While the producers of Disney’s animated feature Planes were giving the crop duster a makeover as a likeable underdog who wins a race with help from war machines, engineers in the real world were hard at work making crop dusters into actual war machines.
The Archangel, displayed publicly for the first time at the 2013 Paris Air Show, is not made for dogfighting with other aircraft. It is fitted with precision optics and laser targeting systems with border patrol and surveillance in mind, able to loiter for hours at altitudes up to 22,000 feet, and hit targets on the ground with precision munitions. In a sense, it is made to dogfight unmanned systems—in the marketplace.
The Archangel is by no means the first foray by the general aviation industry onto the battlefield. Various GA manufacturers have adapted their designs for military or intelligence missions over the years, and it remains a present focus of several. Beechcraft Corp. markets the AT-6 for light attack missions, and the King Air for intelligence, surveillance, and reconnaissance (ISR); Brazil’s Embraer bested Beechcraft for a disputed Air Force contract to equip Afghanistan with Super Tucano attack aircraft; Bombardier expects sales of business and regional airline jets modified for ISR and related missions like search and rescue to eventually account for 20 percent of aircraft revenue, according to Bloomberg Businessweek.
Richard Aboulafia, an aviation analyst with the Teal Group, said there is little room in the marketplace for GA manufacturers to expand what’s already been done along military lines.
“I think it’s thoroughly tapped,” Aboulafia said of worldwide military and government demand. “Those markets are quite mature.”
The recent introduction of agricultural aircraft to the border patrol market could be viewed as a small-scale skirmish between man and machine, John Henry versus the steam drill. The Archangel now being militarized by North Carolina-based IOMAX is positioned to compete with unmanned alternatives for those who want to bomb on a budget.
“It does a mission very similar to what you get with a Reaper unmanned aircraft,” said IOMAX Chief Technical Officer Jim Toole in a telephone interview, noting that the Thrush offers “greater payload and a man in the loop.”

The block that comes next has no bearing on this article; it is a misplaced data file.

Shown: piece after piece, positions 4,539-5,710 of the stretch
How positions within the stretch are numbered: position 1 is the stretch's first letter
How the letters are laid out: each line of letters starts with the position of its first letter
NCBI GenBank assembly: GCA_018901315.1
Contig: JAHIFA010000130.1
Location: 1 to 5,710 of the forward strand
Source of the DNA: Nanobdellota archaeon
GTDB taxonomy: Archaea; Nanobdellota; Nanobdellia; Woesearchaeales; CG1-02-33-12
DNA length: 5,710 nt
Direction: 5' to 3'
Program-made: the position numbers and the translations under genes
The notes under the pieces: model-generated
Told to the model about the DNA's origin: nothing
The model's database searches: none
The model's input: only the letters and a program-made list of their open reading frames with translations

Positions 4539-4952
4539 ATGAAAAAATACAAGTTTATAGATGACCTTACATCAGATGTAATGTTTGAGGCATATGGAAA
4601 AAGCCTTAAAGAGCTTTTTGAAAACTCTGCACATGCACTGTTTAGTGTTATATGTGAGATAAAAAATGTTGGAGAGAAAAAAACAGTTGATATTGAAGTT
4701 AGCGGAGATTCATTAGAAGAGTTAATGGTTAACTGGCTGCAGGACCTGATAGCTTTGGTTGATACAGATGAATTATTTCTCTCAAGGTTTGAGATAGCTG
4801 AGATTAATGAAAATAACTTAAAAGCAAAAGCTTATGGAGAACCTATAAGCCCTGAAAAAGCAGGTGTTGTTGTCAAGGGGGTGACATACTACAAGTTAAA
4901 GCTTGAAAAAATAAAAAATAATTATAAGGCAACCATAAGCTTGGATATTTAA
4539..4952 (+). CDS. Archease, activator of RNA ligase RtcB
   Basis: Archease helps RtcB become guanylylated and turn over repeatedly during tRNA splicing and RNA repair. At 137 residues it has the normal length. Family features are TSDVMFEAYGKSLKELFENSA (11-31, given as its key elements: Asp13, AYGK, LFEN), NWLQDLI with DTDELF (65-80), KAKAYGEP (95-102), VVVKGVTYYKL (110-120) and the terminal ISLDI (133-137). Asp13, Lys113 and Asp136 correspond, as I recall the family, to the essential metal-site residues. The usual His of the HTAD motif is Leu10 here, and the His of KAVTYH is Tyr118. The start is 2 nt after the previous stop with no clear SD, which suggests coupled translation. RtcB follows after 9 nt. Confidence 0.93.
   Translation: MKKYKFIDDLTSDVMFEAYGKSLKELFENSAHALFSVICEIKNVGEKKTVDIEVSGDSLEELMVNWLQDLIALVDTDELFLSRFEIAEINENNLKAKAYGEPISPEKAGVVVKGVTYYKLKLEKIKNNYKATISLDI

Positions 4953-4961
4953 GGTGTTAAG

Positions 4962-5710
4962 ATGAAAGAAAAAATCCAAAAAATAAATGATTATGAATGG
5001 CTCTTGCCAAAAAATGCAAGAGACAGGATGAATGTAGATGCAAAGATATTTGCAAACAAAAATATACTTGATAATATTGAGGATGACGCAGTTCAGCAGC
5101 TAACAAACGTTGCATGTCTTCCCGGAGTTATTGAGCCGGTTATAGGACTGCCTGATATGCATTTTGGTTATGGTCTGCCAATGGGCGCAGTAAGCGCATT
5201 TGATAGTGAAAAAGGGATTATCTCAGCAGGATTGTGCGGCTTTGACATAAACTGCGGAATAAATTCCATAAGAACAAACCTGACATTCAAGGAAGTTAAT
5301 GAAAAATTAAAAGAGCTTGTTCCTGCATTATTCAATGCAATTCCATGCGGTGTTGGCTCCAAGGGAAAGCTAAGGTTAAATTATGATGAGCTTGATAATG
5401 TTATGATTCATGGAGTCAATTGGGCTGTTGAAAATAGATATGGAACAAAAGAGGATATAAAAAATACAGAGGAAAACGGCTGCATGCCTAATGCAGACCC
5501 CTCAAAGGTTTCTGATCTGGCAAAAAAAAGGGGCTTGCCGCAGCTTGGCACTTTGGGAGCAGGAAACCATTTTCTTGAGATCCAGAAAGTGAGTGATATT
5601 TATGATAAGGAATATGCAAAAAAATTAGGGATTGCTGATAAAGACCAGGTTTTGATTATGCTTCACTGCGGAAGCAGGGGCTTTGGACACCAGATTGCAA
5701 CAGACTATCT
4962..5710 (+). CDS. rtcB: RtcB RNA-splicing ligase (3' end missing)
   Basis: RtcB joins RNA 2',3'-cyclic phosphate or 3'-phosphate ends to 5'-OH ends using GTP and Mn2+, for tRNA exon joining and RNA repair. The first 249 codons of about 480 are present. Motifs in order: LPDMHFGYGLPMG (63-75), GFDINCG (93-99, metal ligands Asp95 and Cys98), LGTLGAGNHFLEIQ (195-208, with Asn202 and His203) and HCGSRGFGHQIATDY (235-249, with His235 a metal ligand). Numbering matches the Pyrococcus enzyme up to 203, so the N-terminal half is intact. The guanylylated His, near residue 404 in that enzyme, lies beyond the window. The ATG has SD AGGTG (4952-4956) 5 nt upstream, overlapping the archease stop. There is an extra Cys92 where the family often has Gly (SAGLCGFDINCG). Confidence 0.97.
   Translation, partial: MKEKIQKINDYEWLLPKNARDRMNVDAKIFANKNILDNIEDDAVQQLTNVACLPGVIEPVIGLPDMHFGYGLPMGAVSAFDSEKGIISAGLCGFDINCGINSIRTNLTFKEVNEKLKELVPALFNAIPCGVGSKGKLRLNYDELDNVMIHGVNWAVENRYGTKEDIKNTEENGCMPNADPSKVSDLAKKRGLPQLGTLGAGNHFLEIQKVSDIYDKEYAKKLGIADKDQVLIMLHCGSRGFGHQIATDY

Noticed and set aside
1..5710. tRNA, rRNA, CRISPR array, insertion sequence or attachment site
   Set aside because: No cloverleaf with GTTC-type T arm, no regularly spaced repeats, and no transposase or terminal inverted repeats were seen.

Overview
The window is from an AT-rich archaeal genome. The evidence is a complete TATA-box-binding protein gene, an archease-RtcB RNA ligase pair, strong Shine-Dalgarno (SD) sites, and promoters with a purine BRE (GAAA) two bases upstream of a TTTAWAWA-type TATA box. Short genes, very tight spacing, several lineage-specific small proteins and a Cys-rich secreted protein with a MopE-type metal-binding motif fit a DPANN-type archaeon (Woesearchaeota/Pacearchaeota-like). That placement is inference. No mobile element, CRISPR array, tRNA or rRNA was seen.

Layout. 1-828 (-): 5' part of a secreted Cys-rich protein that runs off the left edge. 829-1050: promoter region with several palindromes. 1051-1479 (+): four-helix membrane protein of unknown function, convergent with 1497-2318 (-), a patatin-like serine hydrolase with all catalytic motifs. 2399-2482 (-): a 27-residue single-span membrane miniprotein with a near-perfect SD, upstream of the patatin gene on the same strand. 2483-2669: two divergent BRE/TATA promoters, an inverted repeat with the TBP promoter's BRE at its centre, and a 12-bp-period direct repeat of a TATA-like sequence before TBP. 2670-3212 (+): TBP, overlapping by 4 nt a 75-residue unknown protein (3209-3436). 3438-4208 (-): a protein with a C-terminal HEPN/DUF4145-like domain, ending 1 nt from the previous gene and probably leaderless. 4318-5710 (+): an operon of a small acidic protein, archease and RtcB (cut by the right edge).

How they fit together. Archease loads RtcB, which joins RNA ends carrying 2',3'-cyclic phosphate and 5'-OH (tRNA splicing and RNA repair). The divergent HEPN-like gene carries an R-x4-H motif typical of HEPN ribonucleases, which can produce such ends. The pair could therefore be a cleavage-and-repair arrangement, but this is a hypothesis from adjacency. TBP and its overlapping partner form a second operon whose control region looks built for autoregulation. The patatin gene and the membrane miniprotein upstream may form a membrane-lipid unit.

Aboulafia does not expect armed crop dusters will push Reapers and their cousins out of many arsenals.
“It’s basically for countries that want something that does what an unmanned system does, don’t care about expending pilots,” or have the technical sophistication to run unmanned systems, Aboulafia said. “You’re talking an extremely third world market, here. If you have the sophistication for using an unmanned system, you’ll probably use it.”
The Archangel is outfitted for armed patrol by a crew of two, with a pilot in front and a mission specialist in back to handle surveillance monitoring and weapons targeting. After accepting a stock Thrush from the factory (minus the sprayers and avionics) IOMAX sets to work adding an electro-optic/infrared (EO/IR) turret with laser range-finding and target designation capability, along with hard points for the same AGM-114 Hellfire missiles used extensively in the CIA campaign of Predator strikes in Afghanistan and Pakistan.
The same hard points can be fitted with precision-guided bombs up to 500 pounds each, or rocket pods. Weapons and surveillance systems can be customized based on the customer’s needs, and the total package can cost less than what the U.S. Air Force is paying for the MQ-9 Reaper: $16.9 million in fiscal 2013, slated to increase $22.6 million in 2017, according to federal budget documents. IOMAX can turn a Thrush 710 into an Archangel in about 45 days, and packages the aircraft with flight crew training, maintenance training and support, and related services. Prices vary depending on configuration, but the company said the goal is to ship the Archangel at $10 million per airframe, or less—perhaps significantly less.
IOMAX officials said the company has two customers prepared to buy the Archangel.
IOMAX started arming crop dusters in 2009, purchasing 24 Air Tractor AT-802 models for arming and sale to the United Arab Emirates. IOMAX has since shifted to dealing with Thrush Aircraft, which produces very similar aircraft with a common design lineage. Toole said the combination of a large wing, high-powered engine, large payload capability, and the ability to remain on station for hours make the crop dusters uniquely qualified among GA aircraft for armed surveillance.
“There’s nothing else out there that would perform the ISR mission and carry 5,000 pounds of external stores,” Toole said. “Clearly, a (Cessna) Caravan won’t do that.”
Thrush Aircraft Vice President Erik Rojek said the agricultural side of the business continues to boom, with a fourth year of record sales expected, driven by a worldwide increase in demand for agricultural models. Rojek said the company hopes demand for the Archangel will eventually support a dedicated production line producing 12 or more aircraft per year.
Even if armed crop dusters never outpace their agricultural cousins, Rojek said working with IOMAX to adapt the 710 for armed patrol has been a “fun time.” (If you’re wondering, the weapons testing is generally done overseas, in whichever country orders the aircraft, according to Toole.)
“On the cool factor it’s pretty damn high up there,” Rojek said of the militarized crop duster.